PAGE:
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Jay Lake
User: jaylake
Date: 2009-05-15 21:15 (UTC)
Subject: (no subject)
You have ridden this ride all the way to the bitter end, sir. If it gets fugly, I might introduce you and calendula_witch. Hell, I should introduce you anyway.
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User: jackwilliambell
Date: 2009-05-16 00:34 (UTC)
Subject: (no subject)
Yeah, true about the ride and it aint no fun. But that is past tense now for me, while you are on the train.

And, yes, you should introduce me anyway.
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User: coppervale
Date: 2009-05-15 15:54 (UTC)
Subject: (no subject)
Lots of people are behind you, Jay. (And this one, at the moment, is drawing with you in mind). Keep us posted.
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Somewhat Bent: Blessings
User: ladyallyn
Date: 2009-05-15 16:01 (UTC)
Subject: (no subject)
Well Wishes, my friend, and may you hang around long enough to educate, entertain and annoy us -- and hope to get to know you better :-)

Blessings to you and yours.

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User: bram452
Date: 2009-05-15 16:16 (UTC)
Subject: (no subject)
I hate being reminded that we're mortal. I spend so much time trying to ignore the fact, and then the universe comes along and rubs my nose in it. Just not as hard as it's rubbing yours.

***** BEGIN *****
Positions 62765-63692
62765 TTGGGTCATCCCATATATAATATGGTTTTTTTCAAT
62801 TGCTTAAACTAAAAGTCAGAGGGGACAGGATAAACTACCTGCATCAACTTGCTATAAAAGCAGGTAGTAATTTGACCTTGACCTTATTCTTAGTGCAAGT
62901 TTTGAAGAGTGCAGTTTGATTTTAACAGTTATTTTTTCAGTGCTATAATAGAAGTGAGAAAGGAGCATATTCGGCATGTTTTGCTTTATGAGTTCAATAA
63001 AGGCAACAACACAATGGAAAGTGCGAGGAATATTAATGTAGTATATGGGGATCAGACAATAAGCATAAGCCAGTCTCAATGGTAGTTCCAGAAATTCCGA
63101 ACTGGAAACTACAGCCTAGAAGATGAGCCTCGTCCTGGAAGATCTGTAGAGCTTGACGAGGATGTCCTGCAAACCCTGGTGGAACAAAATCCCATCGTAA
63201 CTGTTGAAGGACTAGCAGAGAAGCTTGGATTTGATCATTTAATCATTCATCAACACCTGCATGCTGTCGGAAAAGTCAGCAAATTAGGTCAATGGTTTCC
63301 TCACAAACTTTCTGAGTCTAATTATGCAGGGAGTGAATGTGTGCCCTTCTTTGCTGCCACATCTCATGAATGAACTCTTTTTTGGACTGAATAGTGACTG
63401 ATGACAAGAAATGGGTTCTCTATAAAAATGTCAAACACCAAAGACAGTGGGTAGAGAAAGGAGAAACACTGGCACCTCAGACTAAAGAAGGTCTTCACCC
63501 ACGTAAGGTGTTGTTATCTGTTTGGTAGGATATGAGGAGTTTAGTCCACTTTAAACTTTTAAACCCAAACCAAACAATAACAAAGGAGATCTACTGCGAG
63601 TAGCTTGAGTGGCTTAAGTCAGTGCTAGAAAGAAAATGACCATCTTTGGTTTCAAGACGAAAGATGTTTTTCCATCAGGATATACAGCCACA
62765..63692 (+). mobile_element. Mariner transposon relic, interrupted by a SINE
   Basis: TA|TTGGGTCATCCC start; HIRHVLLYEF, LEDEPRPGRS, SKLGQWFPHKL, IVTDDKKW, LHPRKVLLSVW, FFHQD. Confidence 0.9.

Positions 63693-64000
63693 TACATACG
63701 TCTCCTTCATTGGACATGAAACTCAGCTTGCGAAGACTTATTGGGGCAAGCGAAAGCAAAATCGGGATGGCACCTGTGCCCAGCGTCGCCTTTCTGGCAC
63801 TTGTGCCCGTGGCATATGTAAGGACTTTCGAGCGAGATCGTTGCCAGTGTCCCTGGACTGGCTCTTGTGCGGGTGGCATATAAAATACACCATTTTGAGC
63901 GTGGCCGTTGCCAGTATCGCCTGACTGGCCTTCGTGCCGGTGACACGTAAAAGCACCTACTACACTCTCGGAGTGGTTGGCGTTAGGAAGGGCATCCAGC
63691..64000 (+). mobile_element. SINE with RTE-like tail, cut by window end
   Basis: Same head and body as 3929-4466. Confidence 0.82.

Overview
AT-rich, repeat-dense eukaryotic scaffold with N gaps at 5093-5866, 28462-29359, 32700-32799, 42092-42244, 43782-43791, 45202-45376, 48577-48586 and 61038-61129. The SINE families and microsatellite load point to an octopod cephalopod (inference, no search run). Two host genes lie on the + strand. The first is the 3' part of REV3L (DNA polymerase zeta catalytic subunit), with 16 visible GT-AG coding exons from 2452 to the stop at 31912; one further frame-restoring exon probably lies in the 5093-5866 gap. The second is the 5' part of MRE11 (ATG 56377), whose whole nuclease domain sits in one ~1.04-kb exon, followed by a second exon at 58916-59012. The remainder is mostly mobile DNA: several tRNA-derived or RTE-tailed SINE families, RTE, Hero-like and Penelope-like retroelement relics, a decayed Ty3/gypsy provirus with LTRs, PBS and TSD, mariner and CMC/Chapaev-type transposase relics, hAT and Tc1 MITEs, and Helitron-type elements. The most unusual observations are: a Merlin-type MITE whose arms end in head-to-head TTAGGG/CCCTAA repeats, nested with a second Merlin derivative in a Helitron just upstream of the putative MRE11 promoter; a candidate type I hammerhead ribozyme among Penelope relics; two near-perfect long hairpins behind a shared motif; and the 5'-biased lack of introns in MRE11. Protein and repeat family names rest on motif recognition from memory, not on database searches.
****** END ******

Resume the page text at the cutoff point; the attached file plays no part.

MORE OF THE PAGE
For what it's worth, we're in the boat with you. I hope you die of something else, much later. I would, for instance, recommend a massive coital stroke at 90.
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User: evannichols
Date: 2009-05-15 16:28 (UTC)
Subject: (no subject)
I also appreciate and admire your willingness to share your story. Here's hoping that the scan results are good, and you pick up some superpowers (much better than being a giant radioactive spider).
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Elf M. Sternberg
User: elfs
Date: 2009-05-15 16:58 (UTC)
Subject: (no subject)
My father was a physician and very early adopter of nuclear medicine. He had the first nuclear imagining facility and PET scanner in the state of Florida back in the late 1960s. He was remarkably successful, although he succeeded in pissing away most of his wealth through the mid-80s and early 90's on bad real estate deals.